Forgot to mention...not sure what Debs thinks....but most articles I've seen or come across myself refer to him as William Grant. That you found him named as Grainger sweetens the pot, JD.

                  Again, great find.
                  Thanks Howard.

                  There are a few interesting things that crop up with this article. For instance, he admits being in London in October of 1890, which gets us a bit closer to placing him there in 1888. The Assistant gaoler said he had a conviction there (London) some time ago previous to this incident. How long is some time ago?

                  One other thing relating to the letters that caught my eye. There was a letter sent to Leman Street Station around the time of the discoveries in the Thames headed "He is not dead but liveth" [credits to Debs] and an interesting statement supposedly made by Grainger to George Keppell when they met in the presence of Forbes Winslow when Grainger said to Keppell," See, I am not dead yet, but very much alive."

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                  • #10
                    Originally posted by Howard Brown View Post
                    Could be Debs....but its cool to wonder what if, ain't it ?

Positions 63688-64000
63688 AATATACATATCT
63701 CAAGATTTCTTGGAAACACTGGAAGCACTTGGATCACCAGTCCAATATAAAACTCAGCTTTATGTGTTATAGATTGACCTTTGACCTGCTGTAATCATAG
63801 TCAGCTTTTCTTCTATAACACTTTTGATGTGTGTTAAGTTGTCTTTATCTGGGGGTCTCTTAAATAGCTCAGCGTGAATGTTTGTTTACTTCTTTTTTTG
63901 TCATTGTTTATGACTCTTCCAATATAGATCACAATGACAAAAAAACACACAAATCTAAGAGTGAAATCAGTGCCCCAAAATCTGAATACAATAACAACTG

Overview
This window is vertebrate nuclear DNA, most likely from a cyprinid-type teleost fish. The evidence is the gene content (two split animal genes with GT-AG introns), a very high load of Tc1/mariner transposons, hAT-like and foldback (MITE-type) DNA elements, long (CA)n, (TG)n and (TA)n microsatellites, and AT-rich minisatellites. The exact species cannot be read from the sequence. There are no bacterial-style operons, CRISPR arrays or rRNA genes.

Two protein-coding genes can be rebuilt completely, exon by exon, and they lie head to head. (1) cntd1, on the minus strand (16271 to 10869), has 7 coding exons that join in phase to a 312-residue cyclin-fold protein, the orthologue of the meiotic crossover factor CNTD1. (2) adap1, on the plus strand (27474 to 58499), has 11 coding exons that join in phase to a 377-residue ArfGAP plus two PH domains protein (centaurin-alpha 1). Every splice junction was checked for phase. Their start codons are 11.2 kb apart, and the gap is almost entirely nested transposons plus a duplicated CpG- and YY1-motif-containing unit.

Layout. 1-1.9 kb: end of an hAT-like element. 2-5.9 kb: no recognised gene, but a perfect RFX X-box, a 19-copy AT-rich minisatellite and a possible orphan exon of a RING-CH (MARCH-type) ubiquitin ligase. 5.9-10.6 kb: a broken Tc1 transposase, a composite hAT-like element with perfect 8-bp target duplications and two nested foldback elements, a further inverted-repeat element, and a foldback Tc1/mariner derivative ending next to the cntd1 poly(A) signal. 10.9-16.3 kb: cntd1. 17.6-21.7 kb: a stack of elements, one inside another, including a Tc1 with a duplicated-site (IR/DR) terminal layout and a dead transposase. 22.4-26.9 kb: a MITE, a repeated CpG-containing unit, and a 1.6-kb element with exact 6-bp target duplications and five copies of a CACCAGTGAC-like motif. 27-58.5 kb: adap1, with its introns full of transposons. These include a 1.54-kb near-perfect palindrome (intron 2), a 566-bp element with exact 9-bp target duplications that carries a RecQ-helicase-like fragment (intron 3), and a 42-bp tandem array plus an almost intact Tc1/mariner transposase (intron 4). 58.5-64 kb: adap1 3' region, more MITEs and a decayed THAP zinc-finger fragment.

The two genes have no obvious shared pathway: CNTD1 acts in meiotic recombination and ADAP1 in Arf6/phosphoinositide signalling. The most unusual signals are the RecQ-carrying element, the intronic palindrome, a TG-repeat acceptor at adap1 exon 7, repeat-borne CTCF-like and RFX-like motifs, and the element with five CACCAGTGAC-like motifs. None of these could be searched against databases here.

If it had been Grainger spelling the word himself as 'sor' then I'd definitely take notice, How. As it is, I can't see it as much more than a journalist picking up of Grainger's Irish accent, probably to make more emphasis of the drink/drunk joke? Sorry.

                    P.S. that warning triangle jumped up and attached itself, How! xxx

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                    • #11
                      That's cool, Debs !
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                      • #12
                        This article refers to Assistant Gaoler Bush who was mentioned in the article posted. He states he had charge of Dr. Cream and an interesting character by the name of "Mog the Fireman", a lady with tremendous strength, during his tenure at Bow Street.

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                        • #13
                          Good one, Jerry....thanks.
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                          • #14
                            Howard and Debs,

                            If, big IF, Grant/Grainger was proven to be in London in the autumn of 1888, how far up your suspect list would that place him? He's been creeping up my own suspect list, as of late.

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                            • #15
                              Focusing squarely on WGG ( and avoiding counter-proposals like, "What if Ostrog wasn't in a French jail, etc...)....he'd be up there, Jerry...

                              That he committed a terrible assault upon Alice Graham makes him suspect-worthy to me.